Brain Tumor Patient Rachel Brandt Tackles the NYC Marathon
Oct 31, 2018 Cedars-Sinai Staff
Rachel Brandt was a healthy 27-year-old who was planning her wedding when she had a strange feeling a little over a year ago.
Her head was throbbing—unusual for Rachel, who never got headaches. When the pain carried over to the next day, she knew something was wrong.
At the insistence of her fiancé, Martin, she went to the emergency room. Doctors ran test after test and couldn't pinpoint the cause of the headache. Frustrated and ready to go home, Rachel agreed to one last test.
"Dr. Robin Polansky was there that night, and she pressed me to stay and run one more test," says Rachel. "Thank god that she did that because she was able to find the source."
The test revealed she had a blood clot in her brain and a hemorrhaging pituitary tumor.
"The brain tumor was so out of my control but I overcame it, and now I'm taking on this new scary and hard challenge by my own choice."
"I'm so lucky. I could have gone to any hospital in the world, but I happened to go to Cedars-Sinai—and I couldn’t be more grateful I made that choice," says Rachel. "They were able to figure out the puzzle."
The next day, Rachel was admitted to the neurosurgical ICU and prepared for brain surgery. Over the next 48 hours, her condition deteriorated rapidly. She started losing vision and her eyes started swelling shut.
Rachel's surgeon, Dr. Adam Mamelak, co-director of the Pituitary Center, scheduled her procedure for the following week. During surgery, which was performed endoscopically through her nose, the tumor was removed and determined to be benign.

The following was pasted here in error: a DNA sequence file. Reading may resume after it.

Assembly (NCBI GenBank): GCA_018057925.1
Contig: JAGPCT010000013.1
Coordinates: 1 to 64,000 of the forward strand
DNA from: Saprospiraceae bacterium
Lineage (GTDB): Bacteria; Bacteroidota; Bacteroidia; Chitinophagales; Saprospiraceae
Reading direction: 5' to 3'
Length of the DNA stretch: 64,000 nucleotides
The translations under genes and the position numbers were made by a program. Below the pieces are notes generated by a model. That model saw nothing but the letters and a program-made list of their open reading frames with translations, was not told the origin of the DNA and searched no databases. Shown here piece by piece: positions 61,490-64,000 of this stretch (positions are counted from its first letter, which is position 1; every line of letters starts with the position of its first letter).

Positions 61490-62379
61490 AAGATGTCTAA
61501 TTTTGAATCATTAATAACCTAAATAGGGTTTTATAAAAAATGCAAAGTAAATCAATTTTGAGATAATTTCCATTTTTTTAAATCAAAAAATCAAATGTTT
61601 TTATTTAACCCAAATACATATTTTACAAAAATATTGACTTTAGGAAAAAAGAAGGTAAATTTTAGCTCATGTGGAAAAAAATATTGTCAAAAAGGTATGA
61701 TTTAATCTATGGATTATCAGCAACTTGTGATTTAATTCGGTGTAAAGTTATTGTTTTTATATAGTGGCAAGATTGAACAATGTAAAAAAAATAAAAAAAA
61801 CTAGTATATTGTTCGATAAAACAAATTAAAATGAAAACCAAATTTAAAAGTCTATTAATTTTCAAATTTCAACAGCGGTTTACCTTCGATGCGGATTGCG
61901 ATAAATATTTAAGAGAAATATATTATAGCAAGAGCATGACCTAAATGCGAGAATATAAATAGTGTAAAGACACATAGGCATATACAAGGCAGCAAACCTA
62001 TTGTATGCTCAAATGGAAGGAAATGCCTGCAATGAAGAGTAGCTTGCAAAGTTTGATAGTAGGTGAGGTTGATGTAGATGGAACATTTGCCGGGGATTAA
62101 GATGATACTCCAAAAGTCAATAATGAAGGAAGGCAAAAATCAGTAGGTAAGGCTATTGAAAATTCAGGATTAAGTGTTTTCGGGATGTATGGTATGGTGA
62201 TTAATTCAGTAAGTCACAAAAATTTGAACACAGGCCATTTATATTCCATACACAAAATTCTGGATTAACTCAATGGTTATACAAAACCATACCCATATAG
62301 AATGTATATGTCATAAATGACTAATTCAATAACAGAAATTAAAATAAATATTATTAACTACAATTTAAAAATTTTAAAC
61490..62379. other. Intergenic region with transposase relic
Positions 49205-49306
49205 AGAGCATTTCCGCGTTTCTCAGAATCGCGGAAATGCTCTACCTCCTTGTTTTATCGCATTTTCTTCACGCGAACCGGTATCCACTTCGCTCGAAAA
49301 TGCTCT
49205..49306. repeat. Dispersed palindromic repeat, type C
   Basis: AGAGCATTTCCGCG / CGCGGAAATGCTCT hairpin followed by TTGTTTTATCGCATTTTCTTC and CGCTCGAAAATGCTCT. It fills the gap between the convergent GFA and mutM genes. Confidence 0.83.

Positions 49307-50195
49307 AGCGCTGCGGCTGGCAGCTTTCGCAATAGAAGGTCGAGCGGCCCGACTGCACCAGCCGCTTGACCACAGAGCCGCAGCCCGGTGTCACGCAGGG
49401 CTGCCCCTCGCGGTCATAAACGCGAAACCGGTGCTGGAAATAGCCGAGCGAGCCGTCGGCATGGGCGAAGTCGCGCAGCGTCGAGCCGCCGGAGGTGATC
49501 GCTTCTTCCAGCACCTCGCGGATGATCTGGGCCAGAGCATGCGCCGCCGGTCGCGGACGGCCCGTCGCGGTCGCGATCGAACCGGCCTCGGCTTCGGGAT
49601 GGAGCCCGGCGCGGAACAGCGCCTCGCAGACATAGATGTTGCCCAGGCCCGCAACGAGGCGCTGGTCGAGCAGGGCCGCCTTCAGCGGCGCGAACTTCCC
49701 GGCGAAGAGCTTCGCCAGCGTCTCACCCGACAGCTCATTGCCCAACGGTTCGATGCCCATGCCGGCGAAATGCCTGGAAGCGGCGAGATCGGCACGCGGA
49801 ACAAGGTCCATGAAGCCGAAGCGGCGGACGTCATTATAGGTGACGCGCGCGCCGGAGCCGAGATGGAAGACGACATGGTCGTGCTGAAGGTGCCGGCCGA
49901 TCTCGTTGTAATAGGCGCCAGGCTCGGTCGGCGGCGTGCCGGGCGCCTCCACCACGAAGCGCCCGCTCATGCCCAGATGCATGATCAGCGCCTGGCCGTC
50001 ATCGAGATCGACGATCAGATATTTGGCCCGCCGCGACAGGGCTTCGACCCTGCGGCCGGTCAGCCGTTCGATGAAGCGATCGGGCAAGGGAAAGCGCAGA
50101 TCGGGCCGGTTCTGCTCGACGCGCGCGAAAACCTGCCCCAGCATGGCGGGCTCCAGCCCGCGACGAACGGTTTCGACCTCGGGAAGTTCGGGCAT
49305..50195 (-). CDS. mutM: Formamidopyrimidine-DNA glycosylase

"After the surgery, it was surreal to look in the mirror and look fine," Rachel says. "I just had this big life moment and I looked completely normal, but I was still recovering from a major surgery."
Read: Sneaking into the Brain with GPS-Like Technology
During her recovery, Rachel wanted to turn her scary experience into a positive life moment. For her, that meant training for her first marathon.
"I'm really excited to take on this challenge of running the New York City Marathon in November," says Rachel. "The brain tumor was so out of my control but I overcame it, and now I'm taking on this new scary and hard challenge by my own choice."
Rachel is running the marathon on behalf of the Brain Tumor Foundation as a way to give back and help inspire others facing brain tumors.
"For me, it's about putting good back into the world," says Rachel. "I was blown away by the community that helped me through this, and I want to pay it forward."